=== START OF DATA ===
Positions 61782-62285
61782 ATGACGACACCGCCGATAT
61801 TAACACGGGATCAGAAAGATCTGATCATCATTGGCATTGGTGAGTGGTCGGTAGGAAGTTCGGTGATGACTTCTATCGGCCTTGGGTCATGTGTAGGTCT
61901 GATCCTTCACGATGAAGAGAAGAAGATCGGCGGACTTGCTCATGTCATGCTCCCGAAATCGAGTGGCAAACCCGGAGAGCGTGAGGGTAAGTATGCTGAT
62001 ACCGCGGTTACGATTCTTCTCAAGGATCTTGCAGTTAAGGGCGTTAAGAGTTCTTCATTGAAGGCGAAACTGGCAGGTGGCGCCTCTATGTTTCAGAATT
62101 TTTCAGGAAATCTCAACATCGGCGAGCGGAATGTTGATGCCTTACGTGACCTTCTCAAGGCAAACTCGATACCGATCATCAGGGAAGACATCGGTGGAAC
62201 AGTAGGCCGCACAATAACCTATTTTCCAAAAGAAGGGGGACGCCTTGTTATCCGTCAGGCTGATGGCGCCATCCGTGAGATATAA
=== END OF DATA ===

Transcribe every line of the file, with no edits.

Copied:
Positions 61782-62285
61782 ATGACGACACCGCCGATAT
61801 TAACACGGGATCAGAAAGATCTGATCATCATTGGCATTGGTGAGTGGTCGGTAGGAAGTTCGGTGATGACTTCTATCGGCCTTGGGTCATGTGTAGGTCT
61901 GATCCTTCACGATGAAGAGAAGAAGATCGGCGGACTTGCTCATGTCATGCTCCCGAAATCGAGTGGCAAACCCGGAGAGCGTGAGGGTAAGTATGCTGAT
62001 ACCGCGGTTACGATTCTTCTCAAGGATCTTGCAGTTAAGGGCGTTAAGAGTTCTTCATTGAAGGCGAAACTGGCAGGTGGCGCCTCTATGTTTCAGAATT
62101 TTTCAGGAAATCTCAACATCGGCGAGCGGAATGTTGATGCCTTACGTGACCTTCTCAAGGCAAACTCGATACCGATCATCAGGGAAGACATCGGTGGAAC
62201 AGTAGGCCGCACAATAACCTATTTTCCAAAAGAAGGGGGACGCCTTGTTATCCGTCAGGCTGATGGCGCCATCCGTGAGATATAA